Deutsche Bank, Merrill Lynch Commodities, Electrabel, Edison Trading S.p.A, ElektrizitÃ¤ts-Gesellschaft Laufenburg AG (EGL), London Clearing House (LCH), European Climate Exchange (ECX) and Eurex were all represented along with leading industry journalists.
The participants debated how innovations in regulations and credit affect trading in European gas and power markets. Some expressed concerns about how OTC market participants handle counterparty credit, which was seen as the most challenging element in energy trading over the last six months. The countries whose markets had fared best were those that had set up energy markets that separated financial transactions from clearing and regulatory bodies. Participants expected to see more emphasis in the coming year on physical transactions rather than regulation.
For the emissions exchanges, credit and managing counterparty risk was seen as a greater issue than regulation next year.
Sara Stahl, Business Development Manager at ECX said, âIn the carbon market, credit is certainly an issue as many counterparties are new to each other and as such are trying to minimise counterparty risk. With the current financial climate, risk management is even more important. Itâs getting difficult to trade bilaterally and even if you still have credit lines open, the cost of financing the trade has gone up substantially.â
After the collapse of Lehman Brothers investment bank, LCH saw a large increase in the amount of queries which came from counterparties who werenât using clearing all the time but wanted to now do so.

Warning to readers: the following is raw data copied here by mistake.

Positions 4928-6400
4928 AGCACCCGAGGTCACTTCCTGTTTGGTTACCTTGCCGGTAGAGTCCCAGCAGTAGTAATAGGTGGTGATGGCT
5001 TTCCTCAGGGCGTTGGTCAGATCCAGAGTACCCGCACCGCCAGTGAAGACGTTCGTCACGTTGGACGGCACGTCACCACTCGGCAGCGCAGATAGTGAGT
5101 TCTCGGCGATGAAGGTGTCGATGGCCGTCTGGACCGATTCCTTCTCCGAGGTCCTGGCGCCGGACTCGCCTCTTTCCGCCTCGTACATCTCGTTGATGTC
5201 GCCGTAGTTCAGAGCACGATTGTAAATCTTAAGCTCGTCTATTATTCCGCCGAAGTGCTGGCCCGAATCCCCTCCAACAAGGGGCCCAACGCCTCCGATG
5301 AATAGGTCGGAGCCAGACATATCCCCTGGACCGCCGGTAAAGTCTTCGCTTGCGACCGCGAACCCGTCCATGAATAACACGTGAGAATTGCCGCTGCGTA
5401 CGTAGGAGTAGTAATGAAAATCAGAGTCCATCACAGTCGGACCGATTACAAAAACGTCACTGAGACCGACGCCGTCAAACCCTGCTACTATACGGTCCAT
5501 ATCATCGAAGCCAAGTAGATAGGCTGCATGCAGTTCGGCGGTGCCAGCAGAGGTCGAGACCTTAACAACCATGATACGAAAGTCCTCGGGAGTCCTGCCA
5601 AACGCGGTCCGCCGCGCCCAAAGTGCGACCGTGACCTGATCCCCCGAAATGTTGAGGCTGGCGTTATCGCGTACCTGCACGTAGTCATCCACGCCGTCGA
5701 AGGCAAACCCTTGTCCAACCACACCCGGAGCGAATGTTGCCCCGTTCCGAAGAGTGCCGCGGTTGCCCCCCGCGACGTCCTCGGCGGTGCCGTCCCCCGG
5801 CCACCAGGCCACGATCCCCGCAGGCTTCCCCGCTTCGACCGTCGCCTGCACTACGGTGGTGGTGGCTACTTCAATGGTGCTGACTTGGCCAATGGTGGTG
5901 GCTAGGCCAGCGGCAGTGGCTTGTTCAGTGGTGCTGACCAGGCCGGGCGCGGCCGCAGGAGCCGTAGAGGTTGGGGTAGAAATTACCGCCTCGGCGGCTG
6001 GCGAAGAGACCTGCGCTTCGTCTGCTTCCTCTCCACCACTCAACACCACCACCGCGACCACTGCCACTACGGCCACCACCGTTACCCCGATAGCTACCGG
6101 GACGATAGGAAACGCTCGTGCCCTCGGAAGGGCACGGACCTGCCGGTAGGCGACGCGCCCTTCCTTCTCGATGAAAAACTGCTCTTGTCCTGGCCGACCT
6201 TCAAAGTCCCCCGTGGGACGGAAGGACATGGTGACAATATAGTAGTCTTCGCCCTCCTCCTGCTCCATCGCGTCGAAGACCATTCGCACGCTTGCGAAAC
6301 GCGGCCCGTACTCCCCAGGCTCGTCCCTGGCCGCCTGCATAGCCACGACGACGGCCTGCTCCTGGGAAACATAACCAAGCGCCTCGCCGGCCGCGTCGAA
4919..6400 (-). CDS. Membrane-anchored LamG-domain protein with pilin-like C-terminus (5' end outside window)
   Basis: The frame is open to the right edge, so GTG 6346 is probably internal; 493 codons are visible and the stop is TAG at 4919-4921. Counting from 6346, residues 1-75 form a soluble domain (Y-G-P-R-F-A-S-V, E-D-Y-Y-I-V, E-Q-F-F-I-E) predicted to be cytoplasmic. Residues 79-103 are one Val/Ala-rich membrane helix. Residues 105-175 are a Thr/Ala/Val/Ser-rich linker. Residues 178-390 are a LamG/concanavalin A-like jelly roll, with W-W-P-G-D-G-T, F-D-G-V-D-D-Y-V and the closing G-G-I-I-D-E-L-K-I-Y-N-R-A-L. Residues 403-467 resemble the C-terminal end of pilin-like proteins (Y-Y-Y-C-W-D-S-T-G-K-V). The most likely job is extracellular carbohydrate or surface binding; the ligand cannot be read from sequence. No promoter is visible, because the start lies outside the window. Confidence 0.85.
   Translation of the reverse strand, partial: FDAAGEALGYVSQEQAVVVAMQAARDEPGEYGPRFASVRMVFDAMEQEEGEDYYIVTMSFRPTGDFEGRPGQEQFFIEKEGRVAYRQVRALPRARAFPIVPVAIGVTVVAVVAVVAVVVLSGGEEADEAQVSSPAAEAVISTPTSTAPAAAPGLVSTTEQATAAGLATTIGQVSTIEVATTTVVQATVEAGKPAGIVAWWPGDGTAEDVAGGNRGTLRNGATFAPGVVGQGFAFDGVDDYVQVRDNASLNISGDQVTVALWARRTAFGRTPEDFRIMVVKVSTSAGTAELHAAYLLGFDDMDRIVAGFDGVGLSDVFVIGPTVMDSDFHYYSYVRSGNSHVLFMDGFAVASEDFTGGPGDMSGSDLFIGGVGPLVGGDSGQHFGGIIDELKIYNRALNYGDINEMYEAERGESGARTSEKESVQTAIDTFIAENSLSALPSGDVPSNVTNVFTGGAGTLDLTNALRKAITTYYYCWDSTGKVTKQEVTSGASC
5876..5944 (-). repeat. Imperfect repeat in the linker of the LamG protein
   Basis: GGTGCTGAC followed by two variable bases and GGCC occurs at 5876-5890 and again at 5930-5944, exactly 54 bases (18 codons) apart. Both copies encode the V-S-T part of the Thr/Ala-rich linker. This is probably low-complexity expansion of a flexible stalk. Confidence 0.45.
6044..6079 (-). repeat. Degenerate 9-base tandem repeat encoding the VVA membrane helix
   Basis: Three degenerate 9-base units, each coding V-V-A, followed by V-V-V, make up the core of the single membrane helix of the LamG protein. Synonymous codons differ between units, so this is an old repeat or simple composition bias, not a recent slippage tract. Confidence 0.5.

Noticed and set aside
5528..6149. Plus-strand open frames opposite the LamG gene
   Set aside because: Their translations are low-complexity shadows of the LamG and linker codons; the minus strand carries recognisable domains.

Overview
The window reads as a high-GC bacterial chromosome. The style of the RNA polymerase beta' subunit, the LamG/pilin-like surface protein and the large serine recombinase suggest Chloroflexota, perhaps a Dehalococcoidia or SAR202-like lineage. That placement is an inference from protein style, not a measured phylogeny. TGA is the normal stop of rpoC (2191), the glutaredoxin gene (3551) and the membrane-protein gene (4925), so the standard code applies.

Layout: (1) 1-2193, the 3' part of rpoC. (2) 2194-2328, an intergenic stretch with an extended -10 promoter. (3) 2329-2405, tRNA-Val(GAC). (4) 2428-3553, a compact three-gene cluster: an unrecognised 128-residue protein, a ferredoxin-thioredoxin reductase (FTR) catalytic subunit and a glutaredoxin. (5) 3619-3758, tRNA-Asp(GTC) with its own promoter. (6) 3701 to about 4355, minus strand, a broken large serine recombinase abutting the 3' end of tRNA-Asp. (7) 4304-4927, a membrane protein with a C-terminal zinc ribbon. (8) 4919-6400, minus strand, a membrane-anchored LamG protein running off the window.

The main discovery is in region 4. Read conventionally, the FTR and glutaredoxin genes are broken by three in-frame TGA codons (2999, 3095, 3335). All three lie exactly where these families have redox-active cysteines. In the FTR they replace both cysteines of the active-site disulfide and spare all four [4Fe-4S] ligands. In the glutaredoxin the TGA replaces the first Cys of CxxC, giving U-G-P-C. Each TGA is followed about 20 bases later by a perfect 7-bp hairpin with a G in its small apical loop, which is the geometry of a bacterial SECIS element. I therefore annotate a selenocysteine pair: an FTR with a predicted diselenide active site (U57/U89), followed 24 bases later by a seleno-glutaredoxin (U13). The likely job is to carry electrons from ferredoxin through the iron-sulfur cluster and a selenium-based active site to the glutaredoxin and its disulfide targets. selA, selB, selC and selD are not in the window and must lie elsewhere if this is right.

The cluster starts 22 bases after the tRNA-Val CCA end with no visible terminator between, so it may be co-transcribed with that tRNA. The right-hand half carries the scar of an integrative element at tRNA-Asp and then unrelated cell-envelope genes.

Isabella Kurek-Smith, Head of Energy and Freight at LCH said, âLCH is receiving an increasing amount of requests to act as the clearing house for organisations launching new markets that perhaps didnât consider they needed clearing before. So when you look at the market, exposure to counterparty risk has grown tremendously over the last few months. However, for the UK gas and power markets, they are still unusual in that the amount of clearing which is not as strong as other markets such as financial where every transaction is cleared. For 2009, we expect that the demand for clearing in these energy markets to therefore rise.â
James Davies, Head of Trader Systems Business at Trayport, also pointed to the fact that regulation may ultimately also affect energy trading in 2009. âIf the exemptions from MIFID directives for utility companies are withdrawn by the EU Commission then this could hit the energy markets in the next few years,â he said.
The roundtable also discussed how the regulatory and political landscape could change next year with a new European Parliament and potentially a new European Commission. The consensus was that the European Commission should take a more active role in the trading of commodities in Europe as the energy markets expand.
The roundtable concluded that oil trading would be the key market for 2009, being the main driver for prices in other commodities markets. They predicted that Russiaâs influence in this market was likely, which could lead to swaps and increased liquidity in oil markets.